The problem wasn't that they were black, not black enough, or too black. The problem was that they were wooden
The issue isn't racism. It's writing craft
It is thin characterization in a time-constrained medium that already tends to generalize aliens in order to illustrate points - not about them, but about - us
. Klingons are violent because audiences are violent. Vulcans are logical because audiences are logical. Medics are humane because audiences are humane. Photon torpedoes go boom because audiences like booms.
Star Trek, like all science fiction, is not about predictions or correlations with reality. It's not about facts. It's about truths.
Don't miss the forest for the trees. It's not whether the Space Pope really
walked on plasma. It's what we take from the knowledge - and what we discard. To say a myth has no value - is an indictment, not against the myth, but against one's own discernment.
The producers didn't need Troi and Crusher to be soft. Gates and Sirtis wanted to be soft. The scripts were not about realistic dispersions of psychosocial traits across a population - but simplified, clarified morality plays. Trek played with our comfort zones - showing Tasha admit, in a time of fierce anti-drug social agitations, that "Drugs make you feel good." Showing diplomatic leadership in a time of Terminators and Rambos, Russians and Reagans. Showing soft feminine power in an era of pantsuits with shoulder pads and Cybill Shepherds out-toughing Bruce Willises. And yes, showing whole planets of black people in a time of racial integration hypersensitivity.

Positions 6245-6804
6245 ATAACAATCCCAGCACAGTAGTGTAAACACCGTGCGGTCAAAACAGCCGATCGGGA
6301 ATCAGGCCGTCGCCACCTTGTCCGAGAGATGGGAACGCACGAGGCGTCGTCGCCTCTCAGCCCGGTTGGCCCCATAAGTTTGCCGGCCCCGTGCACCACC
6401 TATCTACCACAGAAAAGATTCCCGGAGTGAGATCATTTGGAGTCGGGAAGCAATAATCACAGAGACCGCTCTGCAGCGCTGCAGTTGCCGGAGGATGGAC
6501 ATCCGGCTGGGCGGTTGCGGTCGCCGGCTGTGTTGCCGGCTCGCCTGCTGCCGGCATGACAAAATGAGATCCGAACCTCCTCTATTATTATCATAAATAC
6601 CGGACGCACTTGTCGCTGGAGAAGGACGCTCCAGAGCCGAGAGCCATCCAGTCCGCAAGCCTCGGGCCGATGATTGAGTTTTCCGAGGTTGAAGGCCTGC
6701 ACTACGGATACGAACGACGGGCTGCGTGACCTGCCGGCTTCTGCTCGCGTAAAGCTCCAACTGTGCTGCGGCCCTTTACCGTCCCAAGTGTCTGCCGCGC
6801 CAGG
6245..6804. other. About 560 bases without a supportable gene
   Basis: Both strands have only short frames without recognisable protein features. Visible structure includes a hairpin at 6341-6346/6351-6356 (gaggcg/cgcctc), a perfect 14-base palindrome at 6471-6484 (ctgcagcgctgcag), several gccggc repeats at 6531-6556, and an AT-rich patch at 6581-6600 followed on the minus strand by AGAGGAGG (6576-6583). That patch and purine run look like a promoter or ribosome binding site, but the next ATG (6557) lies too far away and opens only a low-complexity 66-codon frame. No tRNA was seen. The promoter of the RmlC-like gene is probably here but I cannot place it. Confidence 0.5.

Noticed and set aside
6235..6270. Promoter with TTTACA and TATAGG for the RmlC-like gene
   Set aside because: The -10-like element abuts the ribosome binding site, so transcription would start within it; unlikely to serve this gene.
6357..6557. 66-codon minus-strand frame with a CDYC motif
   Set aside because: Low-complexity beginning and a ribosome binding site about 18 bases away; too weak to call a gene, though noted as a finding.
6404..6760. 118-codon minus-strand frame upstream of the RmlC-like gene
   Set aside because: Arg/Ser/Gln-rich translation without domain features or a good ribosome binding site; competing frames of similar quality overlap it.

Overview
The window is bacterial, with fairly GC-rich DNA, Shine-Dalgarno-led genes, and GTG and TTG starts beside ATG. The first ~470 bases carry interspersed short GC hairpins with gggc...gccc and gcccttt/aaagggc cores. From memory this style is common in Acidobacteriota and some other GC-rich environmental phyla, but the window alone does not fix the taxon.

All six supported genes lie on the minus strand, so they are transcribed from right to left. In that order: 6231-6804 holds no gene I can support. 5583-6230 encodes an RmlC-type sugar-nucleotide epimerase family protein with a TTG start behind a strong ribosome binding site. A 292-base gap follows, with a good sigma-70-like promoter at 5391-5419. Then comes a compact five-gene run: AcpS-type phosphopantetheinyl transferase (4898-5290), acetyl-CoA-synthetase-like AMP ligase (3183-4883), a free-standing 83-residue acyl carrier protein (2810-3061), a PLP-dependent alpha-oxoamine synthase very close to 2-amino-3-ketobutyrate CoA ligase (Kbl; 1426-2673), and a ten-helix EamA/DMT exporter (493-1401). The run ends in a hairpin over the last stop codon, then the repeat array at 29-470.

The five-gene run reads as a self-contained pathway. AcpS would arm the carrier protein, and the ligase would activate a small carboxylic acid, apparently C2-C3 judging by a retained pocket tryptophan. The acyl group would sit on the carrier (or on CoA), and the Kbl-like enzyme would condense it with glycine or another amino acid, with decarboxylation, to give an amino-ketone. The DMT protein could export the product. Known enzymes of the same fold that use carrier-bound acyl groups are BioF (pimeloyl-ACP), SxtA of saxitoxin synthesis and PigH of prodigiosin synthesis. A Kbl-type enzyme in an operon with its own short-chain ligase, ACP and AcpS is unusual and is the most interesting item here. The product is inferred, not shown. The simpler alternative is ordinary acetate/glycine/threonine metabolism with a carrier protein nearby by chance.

Trek may not have done so with the sophisticated story arcs and hyper-realistic techniques we know today; but it does challenge our comfort zones even today. We're still talking about the implications in 2013 - almost three decades later
. I would say, mission accomplished!